Age-related Macular Degeneration

November 12, 2012

Age-related Macular Degeneration

Age-related macular degeneration, AMD, is the leading cause of vision loss and blindness among Americans who are 65 years and older. It occurs due to the degeneration of the macula, which is a part of retina responsible for central vision.

Characteristic Features

Age-related macular degeneration can be classified as dry or wet. The dry AMD is an early stage of the disease that occurs due to the thinning of macular tissues and deposition of pigments on it. In about 10 percent of the cases, dry AMD progresses into wet AMD and leads to formation of new blood vessels that leak blood and fluid into the macular tissue. Although old age is the main cause, there is an underlying genetic component to the condition as well. White women are at an increased risk of getting AMD. It can also occur as a result certain anti-psychotic medications. High blood pressure, lighter eye color and obesity will also increase your chances of getting AMD.

Age-related macular degeneration begins as gray areas in your retina along with distorted vision. The symptoms progress slowly and painlessly into complete blindness. Your doctor may be able to diagnose the early stages of AMD by examining your retina using the Amsler grid that measures your central vision.

Treatment

There is no cure for age-related macular degeneration. Certain treatments may delay the progression of the disease, depending on the stage and the type of the disease. Medications such as Lucentis, Eylea, Macugen and Visudyne can improve vision in individuals with macular degenerations.

Nutrition

Some nutrients such as zinc, lutein, zeaxanthin and vitamins A, C and E may help lower your risk of getting AMD or slow down the progression of dry macular degeneration. High levels of antioxidants and zinc can also prevent the free-radical mediated damage of retina, which may in turn, contribute to age-related macular degeneration. An Age-Related Eye Disease Study (AREDS) conducted by the National Eye Institute also assessed the benefits of omega-3 fatty acids, and found that consumption of omega-3 fatty acids found in cold-water fish can protect against macular degeneration, while omega-6 fatty acids found in vegetable oils increased the risk of AMD. Lutein and pigments such as zeaxanthin found in green, leafy vegetables may also benefit patients with age-related macular degeneration.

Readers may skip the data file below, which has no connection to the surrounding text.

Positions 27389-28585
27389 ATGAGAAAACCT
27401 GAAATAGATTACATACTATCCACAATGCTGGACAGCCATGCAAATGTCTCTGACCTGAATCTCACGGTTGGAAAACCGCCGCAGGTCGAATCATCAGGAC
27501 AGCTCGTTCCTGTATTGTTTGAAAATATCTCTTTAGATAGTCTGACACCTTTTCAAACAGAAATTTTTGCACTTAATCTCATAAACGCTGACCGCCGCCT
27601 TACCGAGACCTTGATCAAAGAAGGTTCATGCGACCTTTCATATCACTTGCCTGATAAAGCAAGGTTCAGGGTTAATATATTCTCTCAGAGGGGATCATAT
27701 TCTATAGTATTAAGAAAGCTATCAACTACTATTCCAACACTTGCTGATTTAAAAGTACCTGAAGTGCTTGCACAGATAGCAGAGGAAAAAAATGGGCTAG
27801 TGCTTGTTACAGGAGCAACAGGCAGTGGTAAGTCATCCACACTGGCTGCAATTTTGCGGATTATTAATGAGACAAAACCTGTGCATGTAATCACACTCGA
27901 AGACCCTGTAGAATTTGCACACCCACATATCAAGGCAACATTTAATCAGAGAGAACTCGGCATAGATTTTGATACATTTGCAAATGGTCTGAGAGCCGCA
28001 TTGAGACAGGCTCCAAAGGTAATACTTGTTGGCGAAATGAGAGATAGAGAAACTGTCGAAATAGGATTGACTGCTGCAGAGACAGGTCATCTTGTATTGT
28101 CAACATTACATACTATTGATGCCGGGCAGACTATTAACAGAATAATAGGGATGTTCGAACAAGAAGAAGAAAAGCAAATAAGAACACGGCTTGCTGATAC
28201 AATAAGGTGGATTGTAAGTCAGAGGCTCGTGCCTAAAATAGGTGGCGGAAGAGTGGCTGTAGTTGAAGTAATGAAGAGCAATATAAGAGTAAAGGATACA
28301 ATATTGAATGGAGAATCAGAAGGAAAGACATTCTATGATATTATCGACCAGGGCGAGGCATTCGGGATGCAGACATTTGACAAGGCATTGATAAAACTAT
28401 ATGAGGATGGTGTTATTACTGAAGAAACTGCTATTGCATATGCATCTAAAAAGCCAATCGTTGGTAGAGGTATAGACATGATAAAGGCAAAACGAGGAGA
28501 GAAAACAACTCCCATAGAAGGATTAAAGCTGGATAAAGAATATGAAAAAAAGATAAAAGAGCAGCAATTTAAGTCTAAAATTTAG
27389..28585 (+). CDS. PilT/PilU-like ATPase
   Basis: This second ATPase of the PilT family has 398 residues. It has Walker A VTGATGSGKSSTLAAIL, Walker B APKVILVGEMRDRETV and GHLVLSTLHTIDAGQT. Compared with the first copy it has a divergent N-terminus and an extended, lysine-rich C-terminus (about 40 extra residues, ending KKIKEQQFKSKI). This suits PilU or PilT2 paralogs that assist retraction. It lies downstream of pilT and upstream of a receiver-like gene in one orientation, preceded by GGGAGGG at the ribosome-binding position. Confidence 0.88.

Stem Cells and Macular Degeneration

Researchers are also looking at embryonic stem cells to cure or halt the progression of age-related macular degeneration. When retinal pigment cells obtained from stem cells were injected under the retina of animal models, the new cells helped restore the epithelium, and stopped the degeneration of retina. Clinical trials of the stem cell therapy are being conducted by a biotech company Advanced Cell Technology in patients with dry AMD. While critics are skeptical about the success and are worried that the immune system will reject the new retinal cells, researchers of the study are confident because eye does not have sufficient number of immune cells to reject the foreign tissue. If the trials are safe and successful, it will open new avenues in the treatment of age-related macular degeneration.

Regular eye checkup may help monitor the condition. Some low vision devices such as handheld and video magnifiers and talking book players also help with mobility and specific visual tasks.

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